USAF photo by A1C Alan Ricker
By A1C ALAN RICKER, 22d AIR REFUELING WING Public Affairs
“I was sitting in the boom operator station in the cockpit,” said A1C Hannah Clarke, 349th Air Refueling Squadron (ARS) boom operator. “Everything was normal until we rotated and I heard the pilots call out the high exhaust gas temperature. I went to look and saw that the high was in the upper 900s while climbing.”
High exhaust gas temperatures (EGTs) are 880 degrees Celsius at the highest during deployments in the desert. Late on the afternoon of June 7 at Al Udeid Air Base, Qatar, the crew of Python 62 had to act quickly as a team. A high EGT could cause damage, a fire, and/or an engine shutdown.
“Anything above 880 degrees and we start to worry,” said Clarke. “We never imagined we’d have an EGT of 1070.”
Capt Michael Gargano, 349 ARS KC-135 Stratotanker aircraft commander, recognized the initial EGT of 1070 degrees. He notified Capt Garret Dean, 350 ARS KC-135 pilot, who was in control of the aircraft during takeoff.
“Shortly after takeoff, the number one engine indicated a severe overheated condition requiring it to be shut down,” said Gargano. “This created large asymmetric aerodynamic forces on the aircraft and reduced available thrust during one of the most critical phases of flight.”
Gargano explained that Clarke was involved within the first seconds of the in-flight emergency.
“We continued climbing and once we got to a safe altitude, they shut down the number one engine,” said Clarke. “I volunteered to go back and examine it for any indications of smoke or abnormalities.”
The crew made a request to dump fuel in flight to bring the plane to a safe landing weight.
“After securing the engine and completing checklists, the crew dumped fuel to get the aircraft light enough to land,” Gargano said. “It required additional checklists and crew coordination.”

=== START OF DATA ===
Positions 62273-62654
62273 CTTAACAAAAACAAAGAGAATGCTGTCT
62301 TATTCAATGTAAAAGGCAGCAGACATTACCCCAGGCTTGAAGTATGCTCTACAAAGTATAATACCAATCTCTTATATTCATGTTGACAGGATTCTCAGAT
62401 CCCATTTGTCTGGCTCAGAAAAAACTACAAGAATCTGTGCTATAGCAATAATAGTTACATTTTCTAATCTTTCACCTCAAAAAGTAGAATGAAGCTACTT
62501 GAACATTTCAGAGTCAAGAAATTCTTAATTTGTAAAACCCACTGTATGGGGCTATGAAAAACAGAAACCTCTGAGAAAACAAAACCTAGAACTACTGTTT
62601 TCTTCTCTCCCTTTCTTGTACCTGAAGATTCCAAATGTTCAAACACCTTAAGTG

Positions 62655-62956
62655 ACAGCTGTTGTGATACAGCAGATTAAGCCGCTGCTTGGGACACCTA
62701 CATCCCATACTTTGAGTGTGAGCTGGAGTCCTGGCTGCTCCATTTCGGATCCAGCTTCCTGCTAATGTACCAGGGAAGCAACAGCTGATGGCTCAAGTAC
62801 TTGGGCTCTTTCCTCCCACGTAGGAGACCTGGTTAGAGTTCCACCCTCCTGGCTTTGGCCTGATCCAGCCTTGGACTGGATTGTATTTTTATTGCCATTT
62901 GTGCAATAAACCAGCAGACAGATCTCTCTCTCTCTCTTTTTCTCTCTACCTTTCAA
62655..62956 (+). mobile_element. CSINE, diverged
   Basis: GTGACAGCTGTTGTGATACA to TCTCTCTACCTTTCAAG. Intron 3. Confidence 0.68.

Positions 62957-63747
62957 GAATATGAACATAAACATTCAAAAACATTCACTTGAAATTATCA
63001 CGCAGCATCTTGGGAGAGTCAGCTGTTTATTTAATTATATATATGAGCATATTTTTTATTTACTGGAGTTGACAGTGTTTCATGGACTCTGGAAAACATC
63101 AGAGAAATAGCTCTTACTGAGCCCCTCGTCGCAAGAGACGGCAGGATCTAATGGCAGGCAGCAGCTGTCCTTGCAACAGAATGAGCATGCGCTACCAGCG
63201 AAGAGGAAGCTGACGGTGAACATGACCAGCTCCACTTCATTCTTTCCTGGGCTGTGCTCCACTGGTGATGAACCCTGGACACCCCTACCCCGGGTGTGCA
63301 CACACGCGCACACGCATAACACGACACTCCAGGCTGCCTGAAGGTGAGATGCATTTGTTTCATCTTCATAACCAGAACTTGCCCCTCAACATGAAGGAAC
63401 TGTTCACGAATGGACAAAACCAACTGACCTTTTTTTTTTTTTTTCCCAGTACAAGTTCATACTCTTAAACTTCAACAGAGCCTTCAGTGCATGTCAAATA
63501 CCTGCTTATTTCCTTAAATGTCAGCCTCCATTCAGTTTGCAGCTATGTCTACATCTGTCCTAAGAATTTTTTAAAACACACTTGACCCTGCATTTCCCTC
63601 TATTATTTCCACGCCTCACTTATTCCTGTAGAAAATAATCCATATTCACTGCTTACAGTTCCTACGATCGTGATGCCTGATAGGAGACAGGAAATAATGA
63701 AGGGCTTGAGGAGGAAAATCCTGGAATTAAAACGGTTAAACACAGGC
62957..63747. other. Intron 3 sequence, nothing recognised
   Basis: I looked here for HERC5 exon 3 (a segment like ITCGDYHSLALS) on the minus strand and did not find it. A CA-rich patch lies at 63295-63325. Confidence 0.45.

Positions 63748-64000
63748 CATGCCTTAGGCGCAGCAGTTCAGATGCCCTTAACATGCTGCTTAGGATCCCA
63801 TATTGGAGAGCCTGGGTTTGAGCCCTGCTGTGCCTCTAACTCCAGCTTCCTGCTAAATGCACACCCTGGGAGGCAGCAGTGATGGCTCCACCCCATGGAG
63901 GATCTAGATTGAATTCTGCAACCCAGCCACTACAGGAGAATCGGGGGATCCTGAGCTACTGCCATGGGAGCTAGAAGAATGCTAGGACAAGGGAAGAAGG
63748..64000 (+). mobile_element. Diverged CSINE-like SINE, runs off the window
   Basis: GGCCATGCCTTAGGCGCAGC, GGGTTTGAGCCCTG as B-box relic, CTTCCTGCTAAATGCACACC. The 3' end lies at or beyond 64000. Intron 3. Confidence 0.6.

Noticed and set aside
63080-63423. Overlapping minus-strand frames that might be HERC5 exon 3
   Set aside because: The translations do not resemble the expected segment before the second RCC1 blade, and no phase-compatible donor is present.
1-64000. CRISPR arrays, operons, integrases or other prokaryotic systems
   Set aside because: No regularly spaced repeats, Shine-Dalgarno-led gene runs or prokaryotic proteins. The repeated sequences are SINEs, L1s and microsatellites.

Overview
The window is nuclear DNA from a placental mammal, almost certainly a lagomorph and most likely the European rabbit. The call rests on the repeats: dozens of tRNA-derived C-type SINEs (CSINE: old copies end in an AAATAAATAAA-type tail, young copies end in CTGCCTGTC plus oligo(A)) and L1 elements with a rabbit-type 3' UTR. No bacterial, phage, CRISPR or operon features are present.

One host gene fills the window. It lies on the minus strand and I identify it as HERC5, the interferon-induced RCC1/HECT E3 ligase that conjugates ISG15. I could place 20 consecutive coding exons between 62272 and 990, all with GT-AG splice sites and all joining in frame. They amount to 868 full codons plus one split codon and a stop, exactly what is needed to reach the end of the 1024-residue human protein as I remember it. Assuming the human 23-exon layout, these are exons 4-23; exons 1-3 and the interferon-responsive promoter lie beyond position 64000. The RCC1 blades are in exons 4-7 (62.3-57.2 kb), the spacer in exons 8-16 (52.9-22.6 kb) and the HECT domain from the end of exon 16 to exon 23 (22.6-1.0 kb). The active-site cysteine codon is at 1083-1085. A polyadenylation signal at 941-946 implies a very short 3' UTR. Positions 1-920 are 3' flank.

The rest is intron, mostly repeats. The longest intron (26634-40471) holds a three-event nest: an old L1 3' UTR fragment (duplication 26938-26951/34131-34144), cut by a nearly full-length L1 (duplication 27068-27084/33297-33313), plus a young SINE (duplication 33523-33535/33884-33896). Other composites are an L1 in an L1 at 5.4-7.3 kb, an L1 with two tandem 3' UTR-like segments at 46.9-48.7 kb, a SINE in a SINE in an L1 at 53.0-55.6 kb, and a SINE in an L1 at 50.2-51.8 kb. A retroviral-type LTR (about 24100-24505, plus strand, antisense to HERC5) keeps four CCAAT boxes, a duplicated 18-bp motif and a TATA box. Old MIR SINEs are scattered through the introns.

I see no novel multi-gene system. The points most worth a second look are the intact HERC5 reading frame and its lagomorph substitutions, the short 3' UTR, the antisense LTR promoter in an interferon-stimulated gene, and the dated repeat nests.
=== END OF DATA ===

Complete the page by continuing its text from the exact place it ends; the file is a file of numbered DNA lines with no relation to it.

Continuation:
Clarke headed toward the back of the KC-135 and ensured fuel was being released properly through the boom nozzle. The resulting weight—just under 225,000 pounds— was safe for landing.
Each crewmember had an important task during the in-flight emergency. Capt Jonathan Stevens, 350 ARS navigator, served as a communicator during the emergency and ensured all procedures and checklists were completed.
“While the pilot team was flying the aircraft and executing checklists, Clarke checked the engine from the cargo compartment, ensuring no visible damage or fire was present,” Gargano continued. “She knew her responsibilities and performed them in a calm, collected manner.”
The aircrew’s quick communication and response to the emergency allowed the team to successfully land at Al Udeid using three engines.
“Despite the desert heat and the stress that came with it, the entire crew worked seamlessly together, displaying textbook crew resource management,” he said. “Everyone on board did an outstanding job mitigating the emergency and safely recovering the aircraft.”
The crew of Python 62 worked as a team to safely land without any harm to themselves or the $52 million aircraft.
“Safety and emergency procedure training begins day one at pilot, navigator, and boom operator training,” concluded Gargano. “In addition to the emergency situations we practice in our simulator and on training missions, regular conversation with other aircrew about lessons learned and specific emergency procedures helps grow experience across the fleet.”